Mulloidichthys martinicus Cuvier and Valenciennes, 1829, Martinique Island, West Indies.
OTHER COMMON NAMES
French: Poisson chиvre jaune.
Twin barbels on the lower jaw, a relatively short snout, the body elongate with two well-separated dorsal fins, two spines in the anal fin, and a forked caudal fin. There are 36–37 lateral line scales from the upper gill opening to the base of the caudal fin. These fishes are bronze and pale yellow in color with a yellow median stripe that extends along the length of the body, and grow to 12 in (30 cm) total length.
Western Atlantic, from Bermuda southwest to Florida and the Gulf of Mexico, and south from the Bahamas to Brazil.
Coral reefs and flats of sand or rubble.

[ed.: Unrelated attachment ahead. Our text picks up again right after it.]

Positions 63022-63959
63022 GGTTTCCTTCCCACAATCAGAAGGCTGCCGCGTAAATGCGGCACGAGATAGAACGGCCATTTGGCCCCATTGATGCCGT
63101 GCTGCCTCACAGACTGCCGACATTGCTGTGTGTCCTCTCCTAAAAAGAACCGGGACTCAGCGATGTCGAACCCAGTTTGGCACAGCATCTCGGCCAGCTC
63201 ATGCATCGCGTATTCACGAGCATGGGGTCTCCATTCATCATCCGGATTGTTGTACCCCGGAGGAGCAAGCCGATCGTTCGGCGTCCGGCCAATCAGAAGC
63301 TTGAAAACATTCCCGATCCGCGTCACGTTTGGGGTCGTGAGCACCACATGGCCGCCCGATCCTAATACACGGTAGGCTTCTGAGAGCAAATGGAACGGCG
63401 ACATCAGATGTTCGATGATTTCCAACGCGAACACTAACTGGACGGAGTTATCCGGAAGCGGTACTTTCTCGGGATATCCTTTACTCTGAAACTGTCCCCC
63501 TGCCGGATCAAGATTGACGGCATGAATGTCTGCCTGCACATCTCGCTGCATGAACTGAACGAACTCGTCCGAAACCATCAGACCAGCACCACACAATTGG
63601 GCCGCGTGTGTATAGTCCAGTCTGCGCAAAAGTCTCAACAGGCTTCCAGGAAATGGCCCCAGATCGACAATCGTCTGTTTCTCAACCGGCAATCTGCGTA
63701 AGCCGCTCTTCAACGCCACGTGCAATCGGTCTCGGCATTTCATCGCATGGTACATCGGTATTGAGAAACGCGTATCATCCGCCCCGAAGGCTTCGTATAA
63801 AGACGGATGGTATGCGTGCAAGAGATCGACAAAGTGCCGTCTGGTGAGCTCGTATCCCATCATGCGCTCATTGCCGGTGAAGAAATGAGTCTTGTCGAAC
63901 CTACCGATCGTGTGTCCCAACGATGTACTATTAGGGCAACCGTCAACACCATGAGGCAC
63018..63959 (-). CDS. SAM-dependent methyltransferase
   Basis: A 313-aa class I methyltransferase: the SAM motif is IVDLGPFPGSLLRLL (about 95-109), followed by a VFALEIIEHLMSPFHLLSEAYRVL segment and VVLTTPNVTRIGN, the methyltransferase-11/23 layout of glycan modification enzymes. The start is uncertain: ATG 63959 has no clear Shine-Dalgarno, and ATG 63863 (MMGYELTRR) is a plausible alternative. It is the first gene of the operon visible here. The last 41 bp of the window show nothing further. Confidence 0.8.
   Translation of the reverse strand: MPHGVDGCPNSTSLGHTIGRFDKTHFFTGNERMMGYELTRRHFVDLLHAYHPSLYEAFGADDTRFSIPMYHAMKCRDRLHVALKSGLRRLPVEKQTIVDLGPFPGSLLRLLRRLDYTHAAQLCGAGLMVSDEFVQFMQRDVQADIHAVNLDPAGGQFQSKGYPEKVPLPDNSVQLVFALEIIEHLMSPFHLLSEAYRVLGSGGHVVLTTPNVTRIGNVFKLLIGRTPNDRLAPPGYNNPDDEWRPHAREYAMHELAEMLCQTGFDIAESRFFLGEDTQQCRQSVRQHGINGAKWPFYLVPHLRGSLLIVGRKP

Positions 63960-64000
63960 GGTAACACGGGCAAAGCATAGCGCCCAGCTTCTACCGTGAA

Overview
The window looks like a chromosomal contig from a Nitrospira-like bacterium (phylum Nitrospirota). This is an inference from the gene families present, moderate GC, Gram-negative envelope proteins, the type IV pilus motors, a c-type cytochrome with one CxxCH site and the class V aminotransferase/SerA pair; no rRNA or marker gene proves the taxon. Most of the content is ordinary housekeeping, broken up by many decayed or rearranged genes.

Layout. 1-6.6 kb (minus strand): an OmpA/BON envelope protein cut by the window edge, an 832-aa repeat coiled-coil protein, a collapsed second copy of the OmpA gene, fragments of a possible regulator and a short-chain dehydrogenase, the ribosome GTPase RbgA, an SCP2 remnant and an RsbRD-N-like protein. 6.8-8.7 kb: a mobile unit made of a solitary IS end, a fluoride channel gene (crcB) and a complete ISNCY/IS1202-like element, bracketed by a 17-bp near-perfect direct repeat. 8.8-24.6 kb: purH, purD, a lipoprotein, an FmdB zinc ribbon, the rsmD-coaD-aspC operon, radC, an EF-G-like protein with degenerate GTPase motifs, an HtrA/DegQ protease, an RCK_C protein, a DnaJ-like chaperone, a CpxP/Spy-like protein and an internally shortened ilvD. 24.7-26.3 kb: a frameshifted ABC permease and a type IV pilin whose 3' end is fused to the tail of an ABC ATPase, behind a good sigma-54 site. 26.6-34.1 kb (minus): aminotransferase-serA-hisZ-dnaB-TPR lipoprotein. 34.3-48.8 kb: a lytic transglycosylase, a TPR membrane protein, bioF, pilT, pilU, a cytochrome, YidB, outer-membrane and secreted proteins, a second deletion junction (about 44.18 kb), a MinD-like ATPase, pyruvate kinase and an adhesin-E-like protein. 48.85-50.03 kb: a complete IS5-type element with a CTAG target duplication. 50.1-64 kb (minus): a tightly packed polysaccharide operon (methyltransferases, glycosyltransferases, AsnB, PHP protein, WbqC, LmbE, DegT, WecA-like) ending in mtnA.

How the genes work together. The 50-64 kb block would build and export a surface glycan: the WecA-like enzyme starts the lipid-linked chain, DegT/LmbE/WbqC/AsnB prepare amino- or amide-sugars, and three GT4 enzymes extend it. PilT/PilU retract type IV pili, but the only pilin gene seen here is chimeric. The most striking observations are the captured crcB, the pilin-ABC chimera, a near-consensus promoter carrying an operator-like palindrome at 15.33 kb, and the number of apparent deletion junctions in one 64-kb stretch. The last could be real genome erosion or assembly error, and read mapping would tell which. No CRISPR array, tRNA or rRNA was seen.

Swims lazily or hovers in schools above the bottom during the day and forages after dark.
FEEDING ECOLOGY AND DIET
Feeds by probing the bottom with its barbels in search of prey, usually at night or during low-light periods. The diet includes annelid worms, crabs, ophiurans, and to a lesser extent, small fishes.
Spawns in aggregations and produces pelagic eggs and larvae. Eggs are spherical and small, between 0.024–0.036 in (0.63–0.93 mm) in diameter. Larvae hatch between 0.063–0.134 in (1.6–3.4 mm) in length, are elongate, and have a large yolk sac, unformed jaws, and unpigmented eyes. Body pigmentation develops with absorption of the yolk sac. Possesses a gas bladder and a short gut. The barbels form at about 0.67–0.71 in (17–18 mm) but remain recessed under the lower jaw. Post-larvae appear capable of a relatively long pelagic phase prior to settlement.
Not listed by the IUCN.
SIGNIFICANCE TO HUMANS
Highly esteemed as a food fish and taken in subsistence and local commercial fisheries.
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